There is no greater crime in Washington today than speaking truth about the US economy in public. This is why Ben Bernanke is not being reappointed for another term as Fed Chairman.
No, American Banks DON'T Need to Be Big to Compete with Bigger Foreign Rivals
Following a brief infomercial for Gordian Group's apparent skills in bringing dough-makers and yeast-cooking perfection to the table - arguing that they are here to preserve jobs (for skilled workers who have been apparently working for below-market wages) - and maximizing value for the Bakery Union; Peter Kaufman stops the pretense of helping and goes straight for the threat. "We are here to work with credible bidders to get started right away with a great work-force; on the other hand, if bidders don't want to work with us (and re-hire Hostess employees), the union will ask the AFL-CIO to put any Hostess product on its 'boycott product' list." But "we're here to help," he reminds the somewhat stunned CNBC anchor. It seems beggars are once again choosers... as the entitled roll on.
And now it's on us to mobilize and make sure at least one of us in each district contact our representatives and do what we can to inform them. The longer this goes on, the more bad algo's will manipulate the system
MARTIN SMITH: Is that really the job of a prosecutor, to worry about anything other than simply pursuing justice?
LANNY BREUER: Well, I think I am pursuing justice. And I think the entire responsibility of the department is to pursue justice. But in any given case, I think I and prosecutors around the country, being responsible, should speak to regulators, should speak to experts, because if I bring a case against institution A, and as a result of bringing that case, there’s some huge economic effect — if it creates a ripple effect so that suddenly, counterparties and other financial institutions or other companies that had nothing to do with this are affected badly — it’s a factor we need to know and understand.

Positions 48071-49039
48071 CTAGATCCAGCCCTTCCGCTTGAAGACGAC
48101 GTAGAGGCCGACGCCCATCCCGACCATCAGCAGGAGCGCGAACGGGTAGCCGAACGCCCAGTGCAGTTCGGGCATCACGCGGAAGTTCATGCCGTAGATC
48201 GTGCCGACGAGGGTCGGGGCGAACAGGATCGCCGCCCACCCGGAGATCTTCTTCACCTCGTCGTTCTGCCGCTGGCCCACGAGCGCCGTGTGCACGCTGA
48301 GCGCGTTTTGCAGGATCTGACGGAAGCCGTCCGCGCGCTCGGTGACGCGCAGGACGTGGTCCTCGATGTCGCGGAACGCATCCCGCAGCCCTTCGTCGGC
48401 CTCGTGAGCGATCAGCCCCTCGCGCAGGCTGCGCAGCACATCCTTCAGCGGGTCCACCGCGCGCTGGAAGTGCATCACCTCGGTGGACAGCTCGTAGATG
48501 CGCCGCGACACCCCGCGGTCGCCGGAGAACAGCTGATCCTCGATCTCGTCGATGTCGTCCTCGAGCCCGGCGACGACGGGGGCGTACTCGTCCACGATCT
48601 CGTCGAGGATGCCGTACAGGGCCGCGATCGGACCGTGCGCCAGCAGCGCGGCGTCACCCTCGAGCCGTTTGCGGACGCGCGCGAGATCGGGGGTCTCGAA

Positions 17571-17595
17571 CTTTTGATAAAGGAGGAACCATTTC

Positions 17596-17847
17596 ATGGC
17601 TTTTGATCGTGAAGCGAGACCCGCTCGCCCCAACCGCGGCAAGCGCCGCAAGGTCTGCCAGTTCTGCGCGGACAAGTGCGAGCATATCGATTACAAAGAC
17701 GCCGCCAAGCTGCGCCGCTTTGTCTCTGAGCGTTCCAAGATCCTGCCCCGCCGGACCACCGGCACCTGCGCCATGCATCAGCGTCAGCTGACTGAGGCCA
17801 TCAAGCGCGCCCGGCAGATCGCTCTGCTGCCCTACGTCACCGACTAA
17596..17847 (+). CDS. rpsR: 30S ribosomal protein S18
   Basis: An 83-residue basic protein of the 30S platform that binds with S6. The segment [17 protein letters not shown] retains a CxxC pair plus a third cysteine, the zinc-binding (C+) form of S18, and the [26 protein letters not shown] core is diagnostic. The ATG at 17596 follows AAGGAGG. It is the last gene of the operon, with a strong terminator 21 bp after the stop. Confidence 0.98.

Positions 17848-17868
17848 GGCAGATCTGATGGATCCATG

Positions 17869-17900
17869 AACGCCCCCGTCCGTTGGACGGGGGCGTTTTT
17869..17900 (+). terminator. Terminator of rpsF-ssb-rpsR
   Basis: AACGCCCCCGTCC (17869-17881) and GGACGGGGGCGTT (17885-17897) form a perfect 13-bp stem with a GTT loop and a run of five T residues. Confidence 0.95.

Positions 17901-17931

...the pushback from Wall Street was intense and multi-pronged. The Blob oozed through the halls of government, seeking, through its glutinous embrace, to immobilize the legislative and regulatory apparatus, thereby preserving the status quo. The executive jets of the Wall Street air force flew sortie after sortie, transporting high-ranking emissaries from new York to Washington to meet with the SEC, [Senator Chris] Dodd and [Senator Richard] Shelby staff, and the staff of other senators on the Banking Committee. Some of the executives, no doubt less enthusiastically, even met with Josh and me. The research companies and market experts Wall Street employs also raised their voices against us. At times it got ugly. Ted was called a crackpot and dangerously uninformed. He was accused of “politicizing” market regulation (a strange notion considering he wasn’t running for election). It seemed as if Wall Street, which wasn’t used to someone on Capitol Hill asking in-depth questions about arcane issues, wished to silence or marginalize its critics. Industry people would always ask me, “What got Kaufman so interested in this stuff?” Used to politicians whose top priorities were to please their home-state business interests and raise money, they had trouble fathoming that Ted was so interested because it was the right thing to do. He believed in fair markets. And because he was genuinely concerned about emerging issues that threatened the stock market, where half of all Americans keep a sizable portion of their retirement savings.